Clarice Cliff is one of the most important and prolific designers of the 20th century. Between 1927 and 1940 Cliff designed more than five hundred shapes, and 2000 patterns. Her Art Deco designs show her sense of fun and love of modern fashion. Clarice Cliff is highly collectable internationally, and the pieces are still practical for use today.
Clarice Cliff was one of eight siblings born into a working class potteries family in Tunstall in 1899, right in the heart of Staffordshire pottery country. Clarence trained to become a teacher, but after passing the exams aged 16 she decided to learn all she could about pottery. She started to work at Wilkinson’s Royal Staffordshire Pottery, and it was soon obvious that Clarence showed talent. While at Wilkinson’s in Newport Clarice Cliff introduced the “Hand Painted Bizarre by Clarice Cliff”. Originally it was a way to decorate old blank earthenware with colourful patterns, but her success catapulted her to the job of art director. During the height of Art Deco production Clarice had over 300 people working on pottery. Most were flapper type girls with modern attitudes and style.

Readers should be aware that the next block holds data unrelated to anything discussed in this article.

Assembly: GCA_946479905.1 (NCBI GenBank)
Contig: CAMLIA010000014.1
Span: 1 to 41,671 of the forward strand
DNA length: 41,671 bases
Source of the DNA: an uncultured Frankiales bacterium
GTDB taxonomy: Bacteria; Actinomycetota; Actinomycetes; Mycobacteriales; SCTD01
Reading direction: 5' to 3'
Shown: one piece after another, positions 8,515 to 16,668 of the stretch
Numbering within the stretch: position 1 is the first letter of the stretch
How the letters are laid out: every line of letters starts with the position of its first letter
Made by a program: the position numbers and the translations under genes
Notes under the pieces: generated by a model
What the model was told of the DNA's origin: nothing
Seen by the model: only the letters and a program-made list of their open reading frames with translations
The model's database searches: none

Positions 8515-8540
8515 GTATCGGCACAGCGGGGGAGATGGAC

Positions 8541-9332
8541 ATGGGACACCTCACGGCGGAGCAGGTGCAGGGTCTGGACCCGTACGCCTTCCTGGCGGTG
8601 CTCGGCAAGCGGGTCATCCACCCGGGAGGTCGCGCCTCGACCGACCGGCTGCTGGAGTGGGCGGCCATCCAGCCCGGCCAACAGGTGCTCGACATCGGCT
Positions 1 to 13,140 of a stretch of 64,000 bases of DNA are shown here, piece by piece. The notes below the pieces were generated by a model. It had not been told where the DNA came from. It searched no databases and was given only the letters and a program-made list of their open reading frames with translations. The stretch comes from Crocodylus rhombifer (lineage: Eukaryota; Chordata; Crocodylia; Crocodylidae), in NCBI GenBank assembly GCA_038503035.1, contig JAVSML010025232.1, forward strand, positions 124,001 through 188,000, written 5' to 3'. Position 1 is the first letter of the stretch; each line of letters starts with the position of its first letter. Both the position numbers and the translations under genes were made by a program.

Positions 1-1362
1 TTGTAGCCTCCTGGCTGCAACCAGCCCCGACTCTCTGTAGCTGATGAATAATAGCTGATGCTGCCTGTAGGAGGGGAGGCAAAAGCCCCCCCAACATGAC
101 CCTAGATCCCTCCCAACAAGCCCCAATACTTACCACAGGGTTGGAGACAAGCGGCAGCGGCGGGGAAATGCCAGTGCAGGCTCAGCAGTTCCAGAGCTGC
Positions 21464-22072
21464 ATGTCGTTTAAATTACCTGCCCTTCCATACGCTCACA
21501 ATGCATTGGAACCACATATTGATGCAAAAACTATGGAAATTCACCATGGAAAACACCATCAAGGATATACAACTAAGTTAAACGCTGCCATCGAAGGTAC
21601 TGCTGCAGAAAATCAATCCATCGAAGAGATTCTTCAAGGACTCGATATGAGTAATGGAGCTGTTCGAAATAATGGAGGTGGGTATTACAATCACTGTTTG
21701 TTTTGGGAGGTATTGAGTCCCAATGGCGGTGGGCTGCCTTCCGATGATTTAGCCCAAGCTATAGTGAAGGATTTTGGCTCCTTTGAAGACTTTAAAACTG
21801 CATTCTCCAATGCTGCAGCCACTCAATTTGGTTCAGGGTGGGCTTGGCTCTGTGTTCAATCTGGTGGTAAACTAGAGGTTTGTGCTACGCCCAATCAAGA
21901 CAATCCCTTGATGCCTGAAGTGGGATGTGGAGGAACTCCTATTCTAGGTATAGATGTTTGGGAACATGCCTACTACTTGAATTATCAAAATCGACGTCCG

In 1940 Clarice married Colley Shorter, the son of the owner of the factory, and he helped her set up a small studio at Newport Pottery.
Clarice Cliff uses a warm yellow “honey glaze” which gives an ivory background. Vibrant reds, greens, blues, and yellows. Names of her designs were evocative including Sunrise, Tennis, Crocus, Alpine, and Autumn, Garden, Butterfly, and Bird of Paradise. There are well-documented shapes, Bonjour, Conical, Daffodil, Lynton and Trieste. Collectors may however be interested in some of the under documented shapes such as Celtic Harvest, Indian Tree and Chestnut.
Reproductions and fakes of Clarice Cliff designs are plentiful, easily distinguishable by inferior colour and design. It is always best to buy antiques from your dealer to avoid disappointment. Clarice Cliff will continue to be internationally respected and is always a wise investment.